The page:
Today we heard from a preschool teacher writing from northern Texas. While digging in the recreation field at the preschool he works at, he dug up some small worm-like organisms: The recreation field is made up of decomposing wood chips and dirt. He wonders what these critters are and if they are safe or unsafe. So what could these small creatures be?
The fork in this photo provides an excellent scale to measure the worm against. The creature in question appears to be about half an inch long. Additionally, we think the worm could be segmented, but the photo isn’t clear enough to truly decipher the texture. Finally, the specimen appears to be reddish brown in color.
you can get tested for parasites at a fully-qualified lab near you,
no doctor's visit required! Check it out at HealthLabs.com!
Our first idea was that our reader found earthworms or red wigglers (a species of earthworm). Both fit the general description (reddish brown, segmented) and are likely contenders for living in decomposing wood and dirt. However, both red wigglers and earthworms are usually considerably larger than the worm our reader sent us a photograph of. While there is a possibility that it is indeed a red wiggler or earthworm, albeit a tiny one, we aren’t convinced that its a perfect match.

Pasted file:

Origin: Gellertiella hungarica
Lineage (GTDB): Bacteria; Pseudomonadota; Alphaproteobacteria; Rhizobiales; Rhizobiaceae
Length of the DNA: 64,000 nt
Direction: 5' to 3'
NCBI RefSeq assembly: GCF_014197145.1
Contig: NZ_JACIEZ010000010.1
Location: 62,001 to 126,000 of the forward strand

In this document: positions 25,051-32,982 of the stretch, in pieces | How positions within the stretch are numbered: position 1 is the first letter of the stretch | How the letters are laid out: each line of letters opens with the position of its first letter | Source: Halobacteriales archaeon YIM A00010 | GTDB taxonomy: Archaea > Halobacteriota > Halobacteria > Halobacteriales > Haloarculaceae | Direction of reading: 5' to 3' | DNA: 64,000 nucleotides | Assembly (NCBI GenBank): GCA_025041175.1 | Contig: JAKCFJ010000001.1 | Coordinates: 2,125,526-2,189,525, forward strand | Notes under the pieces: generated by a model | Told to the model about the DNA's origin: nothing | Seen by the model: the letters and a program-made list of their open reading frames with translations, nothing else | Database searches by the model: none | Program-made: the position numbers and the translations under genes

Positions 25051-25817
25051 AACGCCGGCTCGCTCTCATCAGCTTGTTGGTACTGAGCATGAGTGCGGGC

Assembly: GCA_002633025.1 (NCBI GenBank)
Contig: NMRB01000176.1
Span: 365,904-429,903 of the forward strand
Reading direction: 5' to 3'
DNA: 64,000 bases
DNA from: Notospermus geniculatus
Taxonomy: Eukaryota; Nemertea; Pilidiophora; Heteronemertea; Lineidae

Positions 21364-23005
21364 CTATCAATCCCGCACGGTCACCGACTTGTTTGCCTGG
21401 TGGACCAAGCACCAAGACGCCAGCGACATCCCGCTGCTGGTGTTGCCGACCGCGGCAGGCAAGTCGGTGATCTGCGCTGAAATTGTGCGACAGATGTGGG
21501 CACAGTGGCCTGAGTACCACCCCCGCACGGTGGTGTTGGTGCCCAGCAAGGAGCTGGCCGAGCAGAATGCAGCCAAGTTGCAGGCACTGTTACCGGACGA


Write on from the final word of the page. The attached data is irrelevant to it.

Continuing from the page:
We think another possible match is a wireworm. Despite having the word “worm” in their name, wireworms aren’t actually worms, they are larvae. Wireworms eventually pupate and mature into click beetles. Wireworms live completely underground, feeding on bulbs, seeds, and roots. Wireworms have three small pairs of legs just behind their head. If the organisms our reader found have these described legs, they are likely wireworms!
Of course, there are many other types of larvae and worms that look similar to the specimens our reader dug up. Without being certain of the species, we cannot guarantee that the creatures are safe. However, we think that these worm-like organisms are probably harmless and that our reader shouldn’t worry too much about their presence in the recreation field.
|No Paywall Here!
All About Worms is and always has been a free resource. We don't hide our articles behind a paywall, or make you give us your email address, or restrict the number of articles you can read in a month if you don't give us money. That said, it does cost us money to pay our research authors, and to run and maintain the site, so if something you read here was helpful or useful, won't you consider donating something to help keep All About Worms free?
To end, one of our readers dug up some tiny reddish worms. We believe they might be wireworms or another type of larvae, and we don’t believe they are unsafe!